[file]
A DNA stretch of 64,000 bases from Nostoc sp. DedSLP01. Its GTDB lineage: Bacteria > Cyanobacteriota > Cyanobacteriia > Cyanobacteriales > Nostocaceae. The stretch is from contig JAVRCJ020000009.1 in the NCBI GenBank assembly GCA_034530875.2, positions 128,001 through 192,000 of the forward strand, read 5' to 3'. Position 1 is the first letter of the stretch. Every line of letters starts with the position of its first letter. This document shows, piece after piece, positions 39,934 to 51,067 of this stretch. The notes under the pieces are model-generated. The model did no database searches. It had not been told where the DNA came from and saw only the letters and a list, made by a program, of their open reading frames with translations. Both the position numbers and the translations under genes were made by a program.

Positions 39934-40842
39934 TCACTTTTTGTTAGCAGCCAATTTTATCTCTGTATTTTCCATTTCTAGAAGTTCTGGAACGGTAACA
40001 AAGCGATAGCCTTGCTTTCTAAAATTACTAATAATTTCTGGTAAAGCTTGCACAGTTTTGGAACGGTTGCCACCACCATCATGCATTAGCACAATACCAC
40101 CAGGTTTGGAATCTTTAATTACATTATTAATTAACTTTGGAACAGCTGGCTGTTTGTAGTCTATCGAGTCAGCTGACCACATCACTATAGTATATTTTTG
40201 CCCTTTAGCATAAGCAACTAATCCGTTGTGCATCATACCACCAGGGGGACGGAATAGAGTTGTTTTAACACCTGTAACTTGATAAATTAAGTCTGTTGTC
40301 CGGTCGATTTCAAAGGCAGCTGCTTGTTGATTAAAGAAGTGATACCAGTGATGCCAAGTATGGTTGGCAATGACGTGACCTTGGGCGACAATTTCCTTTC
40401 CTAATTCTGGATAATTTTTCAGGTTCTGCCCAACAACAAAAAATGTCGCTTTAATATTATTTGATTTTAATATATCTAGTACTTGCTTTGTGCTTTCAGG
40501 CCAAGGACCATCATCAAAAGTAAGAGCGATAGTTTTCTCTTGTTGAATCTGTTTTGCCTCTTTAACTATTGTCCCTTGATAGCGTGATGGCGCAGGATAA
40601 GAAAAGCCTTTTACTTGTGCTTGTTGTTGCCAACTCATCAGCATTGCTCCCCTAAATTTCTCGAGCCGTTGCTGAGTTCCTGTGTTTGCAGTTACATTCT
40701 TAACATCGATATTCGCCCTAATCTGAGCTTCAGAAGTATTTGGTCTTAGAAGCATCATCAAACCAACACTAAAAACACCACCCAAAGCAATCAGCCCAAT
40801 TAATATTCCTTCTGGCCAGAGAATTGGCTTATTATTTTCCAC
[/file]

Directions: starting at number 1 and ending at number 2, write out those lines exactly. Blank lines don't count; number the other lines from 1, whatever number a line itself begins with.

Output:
A DNA stretch of 64,000 bases from Nostoc sp. DedSLP01. Its GTDB lineage: Bacteria > Cyanobacteriota > Cyanobacteriia > Cyanobacteriales > Nostocaceae. The stretch is from contig JAVRCJ020000009.1 in the NCBI GenBank assembly GCA_034530875.2, positions 128,001 through 192,000 of the forward strand, read 5' to 3'. Position 1 is the first letter of the stretch. Every line of letters starts with the position of its first letter. This document shows, piece after piece, positions 39,934 to 51,067 of this stretch. The notes under the pieces are model-generated. The model did no database searches. It had not been told where the DNA came from and saw only the letters and a list, made by a program, of their open reading frames with translations. Both the position numbers and the translations under genes were made by a program.

Positions 39934-40842